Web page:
Saturday, March 30, 2013
In the fall I noticed a small garbage can in the desk accessories at a Target. I immediately thought cache container. After some persuasion, Ali agreed it would be a good cache container. Our Cache Is Trash was born. We placed the cache in a nearby Cleveland Metropark along a section of trail where we could cover it well.
The cache made it almost five months before it was discovered and taken. :-( Luckily for us, the thief did not take the container home. It was merely moved to a social trail over a quarter-mile away. Our luck was even better since a local cacher who also runs and had found the cache happened to catch a glimpse of the container when out on a run.
With the information sent in an email, I headed off to the park with our intrepid geodog Gwen. We were able to spot the .2 mile side trail quickly, but had to walk back and forth on the trail four or five times before I finally spotted the tiny trash can in a tree down a ravine. The new hiding spot had raised the terrain rating significantly. The person who spotted the cache indicated it was eye level from the trail. That was correct if you were standing on the trail, but the cache was up in a tree part way down the ravine. The person who moved the container must have scooted along a downed tree and reached across to the upper branch to locate the container. I was really glad I had Gwen along for this retrieval as she is a very patient dog on the trail and gave me time to recover the cache.
I was lucky to spot the small container in the tree branches. The trunk below is the one needed to reach the container.
It was interesting to see how much the basic cache had changed in the few months since it had been placed. We never expected the trash can to be the container and had placed a pill bottle with the log book inside the trash can. Someone had taken the pill bottle (I guess the big orange label with the words "Cache Log" on the outside of the pill bottle wasn't clear.) The log book was located in the trash can which had gathered a few pieces of swag.
The container will live on in a different Cleveland Metropark with its new title, Our Cache Was Trashed. Hopefully, it will have at least another five month run before it is exposed.
Saturday, March 23, 2013
We've been caching for a long time. Reading zero feet at the cache site doesn't happen very often, at least not until lately. Recently, I have been at at least four different caches where the distance read zero feet while I was at the cache. Has anyone else noticed zero feet as the distance to cache when standing at the cache site?
Saturday, March 16, 2013
I am wearing my Mr. Ollivander wizard hat for this post. We really enjoy attending and hosting events. We have a special Signal notebook that we use for attendees who wish to sign the logs at our events. For us, it's a scrapbook of times spent with cachers. I've noticed a number of events with notes "requiring" the log book be signed. The Cache Listing Guidelines specifically prohibit this practice with the logging guideline stating, "An event cache can be logged online if the cacher has attended the event. Event cache owners can request that cachers sign a logbook, but this is optional and cannot be a requirement for logging an event cache." So relax, enjoy your event, and ask attendees to leave a memory for you.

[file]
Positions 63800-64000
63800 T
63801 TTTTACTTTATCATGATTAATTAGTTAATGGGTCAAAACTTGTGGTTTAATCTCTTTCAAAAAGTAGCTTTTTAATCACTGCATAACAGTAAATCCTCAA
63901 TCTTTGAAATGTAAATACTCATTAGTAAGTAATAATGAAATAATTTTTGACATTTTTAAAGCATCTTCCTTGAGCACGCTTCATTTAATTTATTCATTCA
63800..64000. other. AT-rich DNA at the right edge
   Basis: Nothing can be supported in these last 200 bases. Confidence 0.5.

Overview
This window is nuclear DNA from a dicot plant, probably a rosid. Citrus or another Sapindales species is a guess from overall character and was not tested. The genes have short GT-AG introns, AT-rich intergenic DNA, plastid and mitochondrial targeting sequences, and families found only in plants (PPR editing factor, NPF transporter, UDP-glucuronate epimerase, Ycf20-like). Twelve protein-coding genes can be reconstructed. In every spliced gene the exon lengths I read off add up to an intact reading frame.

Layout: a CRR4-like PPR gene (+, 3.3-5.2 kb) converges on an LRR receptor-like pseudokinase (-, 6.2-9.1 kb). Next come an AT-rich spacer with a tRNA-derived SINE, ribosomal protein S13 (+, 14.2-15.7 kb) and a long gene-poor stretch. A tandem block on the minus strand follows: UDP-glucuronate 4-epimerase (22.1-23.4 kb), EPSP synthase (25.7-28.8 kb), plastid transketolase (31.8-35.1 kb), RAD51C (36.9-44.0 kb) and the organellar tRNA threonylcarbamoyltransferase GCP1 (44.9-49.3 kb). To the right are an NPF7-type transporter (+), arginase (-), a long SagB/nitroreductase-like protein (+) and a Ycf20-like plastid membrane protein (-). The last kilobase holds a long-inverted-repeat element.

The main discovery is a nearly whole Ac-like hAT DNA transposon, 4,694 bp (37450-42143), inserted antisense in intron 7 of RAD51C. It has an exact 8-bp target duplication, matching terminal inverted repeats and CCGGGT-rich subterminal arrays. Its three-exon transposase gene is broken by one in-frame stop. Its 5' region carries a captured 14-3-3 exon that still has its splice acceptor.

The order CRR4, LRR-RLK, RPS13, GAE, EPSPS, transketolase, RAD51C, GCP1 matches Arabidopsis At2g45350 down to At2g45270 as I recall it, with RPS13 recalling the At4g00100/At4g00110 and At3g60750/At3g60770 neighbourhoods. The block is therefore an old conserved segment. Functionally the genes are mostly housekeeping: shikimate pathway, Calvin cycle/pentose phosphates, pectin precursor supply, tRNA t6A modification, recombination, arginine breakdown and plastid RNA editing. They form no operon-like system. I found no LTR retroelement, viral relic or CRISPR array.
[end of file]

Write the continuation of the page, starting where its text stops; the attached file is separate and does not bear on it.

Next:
Friday, March 15, 2013
Our Kinzua Valley Trail coin has arrived. It's unique for us since this is the first trackable, wooden coin we've owned. It's a nice coin with some really well done packaging. We had a great time on the four-cache geotrail. If you want a nice, hike and you will in Northwest Pennsylvania, this is a good trail for you. You can check out our adventures on the trail at this post.
Monday, March 11, 2013
We hadn't planned to spend a month outside of Pennsylvania, but a lack of heat in the house was enough to keep us away. We've been working toward the Great 880 Challenge which requires ten caches in each Ohio county. Our efforts last year to push Marion County over ten seemed to always meet with a mix of dnf's, muggled caches, and missing caches. We were both feeling snakebit in Marion County so a few weekend days with no snow flying and the lure of a coin at the end of a geotrail were enough to get us back to Marion to push this county past ten. We made three journeys to Marion before returning victoriously with our coin. We found some really nice caches, and spotted a few areas that may offer additional chances to view prairie wildflowers next summer. The geotrail caches were really easy hides but they were all interesting because they gave a view of some piece of Marion County history. I really enjoyed chasing through the county and learning while geocaching. In the end we pushed Marion way beyond the required ten finds of the Great 880 Challenge and now stand at 43. We were also able to visit a couple dozen waymarks on our journey. It was a super way to help push the calendar towards spring.